What do we mean when we categorize some of our stories “Pilot Error“? Here’s a great example.
I mean, you fly a large quadcopter indoors hauling a chunk of mistletoe and fly it right over people’s heads in a crowded restaurant, what are the odds of a mishap?
Pretty darned high.
It happened December 4 at a TGI Friday’s in New York City.
“It literally chipped off a tip of my nose” when the drone veered out of control near her face, said Georgine Benvenuto, a reporter. “It took off part of my nose and cut me here, right under my chin.”
Not surprisingly, the blade strikes drew blood.
“Thank god it didn’t go anywhere under my eye,” she added. “That is my livelihood.”
The Drone Pilot whined that she “flinched” when he tried to land the drone on her hand.
“Just a flesh wound,” an observer opined. “I’ve seen far more worse blood [sic] than that.”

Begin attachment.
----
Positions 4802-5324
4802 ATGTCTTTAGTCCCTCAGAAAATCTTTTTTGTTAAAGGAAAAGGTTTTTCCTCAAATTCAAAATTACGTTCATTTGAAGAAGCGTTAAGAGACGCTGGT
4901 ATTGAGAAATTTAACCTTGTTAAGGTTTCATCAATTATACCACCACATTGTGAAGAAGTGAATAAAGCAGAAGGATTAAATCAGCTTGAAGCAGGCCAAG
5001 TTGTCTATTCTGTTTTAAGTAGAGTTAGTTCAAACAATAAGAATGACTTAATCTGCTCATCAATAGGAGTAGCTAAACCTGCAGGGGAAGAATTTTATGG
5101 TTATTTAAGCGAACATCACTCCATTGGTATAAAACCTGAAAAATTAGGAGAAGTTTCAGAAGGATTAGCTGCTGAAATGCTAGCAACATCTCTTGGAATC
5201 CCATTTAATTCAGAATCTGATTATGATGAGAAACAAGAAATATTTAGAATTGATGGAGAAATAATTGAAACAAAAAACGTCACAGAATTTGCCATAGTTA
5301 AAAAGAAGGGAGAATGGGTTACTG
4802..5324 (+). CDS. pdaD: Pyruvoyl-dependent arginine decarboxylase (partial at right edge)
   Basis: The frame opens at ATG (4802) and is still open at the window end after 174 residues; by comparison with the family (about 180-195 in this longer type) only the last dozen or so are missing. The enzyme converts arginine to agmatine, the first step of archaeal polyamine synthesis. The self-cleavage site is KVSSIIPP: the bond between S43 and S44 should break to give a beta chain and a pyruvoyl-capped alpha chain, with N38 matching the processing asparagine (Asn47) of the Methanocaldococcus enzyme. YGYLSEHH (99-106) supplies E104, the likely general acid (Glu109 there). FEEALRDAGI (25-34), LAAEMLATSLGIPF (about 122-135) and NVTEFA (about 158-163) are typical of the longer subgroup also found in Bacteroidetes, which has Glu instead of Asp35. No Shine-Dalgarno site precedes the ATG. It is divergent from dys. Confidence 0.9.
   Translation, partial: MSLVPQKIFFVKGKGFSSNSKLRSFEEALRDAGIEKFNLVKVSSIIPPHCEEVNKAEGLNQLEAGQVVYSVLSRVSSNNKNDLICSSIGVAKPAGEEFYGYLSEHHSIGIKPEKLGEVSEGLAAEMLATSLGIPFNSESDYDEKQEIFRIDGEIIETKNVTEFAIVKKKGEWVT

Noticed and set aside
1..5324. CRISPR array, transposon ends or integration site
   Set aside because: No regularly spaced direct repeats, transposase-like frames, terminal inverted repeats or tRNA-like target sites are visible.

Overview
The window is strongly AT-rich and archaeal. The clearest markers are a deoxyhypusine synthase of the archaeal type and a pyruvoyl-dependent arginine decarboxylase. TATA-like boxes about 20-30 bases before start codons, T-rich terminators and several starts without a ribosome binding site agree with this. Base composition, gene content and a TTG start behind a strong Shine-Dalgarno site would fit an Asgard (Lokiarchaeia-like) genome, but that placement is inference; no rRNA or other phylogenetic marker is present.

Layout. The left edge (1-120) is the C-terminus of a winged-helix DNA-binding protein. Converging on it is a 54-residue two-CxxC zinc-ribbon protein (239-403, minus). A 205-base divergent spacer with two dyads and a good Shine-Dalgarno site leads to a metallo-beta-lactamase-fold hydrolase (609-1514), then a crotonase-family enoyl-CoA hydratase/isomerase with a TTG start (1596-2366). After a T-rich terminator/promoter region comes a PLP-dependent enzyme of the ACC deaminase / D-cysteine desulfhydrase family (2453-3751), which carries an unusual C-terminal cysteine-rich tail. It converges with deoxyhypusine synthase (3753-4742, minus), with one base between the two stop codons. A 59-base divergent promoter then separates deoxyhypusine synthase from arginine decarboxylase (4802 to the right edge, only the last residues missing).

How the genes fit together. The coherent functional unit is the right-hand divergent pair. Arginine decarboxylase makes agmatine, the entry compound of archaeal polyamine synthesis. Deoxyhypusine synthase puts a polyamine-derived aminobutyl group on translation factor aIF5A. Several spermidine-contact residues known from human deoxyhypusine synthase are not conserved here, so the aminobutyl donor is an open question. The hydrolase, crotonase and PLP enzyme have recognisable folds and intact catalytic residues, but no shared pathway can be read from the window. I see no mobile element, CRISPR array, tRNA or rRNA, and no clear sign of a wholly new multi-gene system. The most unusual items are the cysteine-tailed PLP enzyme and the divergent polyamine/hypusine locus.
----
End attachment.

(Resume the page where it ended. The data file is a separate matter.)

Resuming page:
A TGI Friday’s spokeswoman said that other “Mobile Mistletoe events” in New York and Texas went off without accidents, adding “We do not let consumers touch it.” Yeah, well, landing in their hands pretty much forces touching!
“If people get hurt, they’re going to come regardless,” shrugged Drone Pilot David Quiones. “People get hurt in airplanes, they still fly. There is a risk involved — anything flying, there is risk.”
That’s why Drone Pilot Wings wants to encourage responsible, safe flying, which doesn’t include coming within inches of people who aren’t sure how to deal with aircraft trying to land on their bodies.
Injuring a bystander, by definition, is “pilot error” indeed!
News report from the Brooklyn Daily, including photos.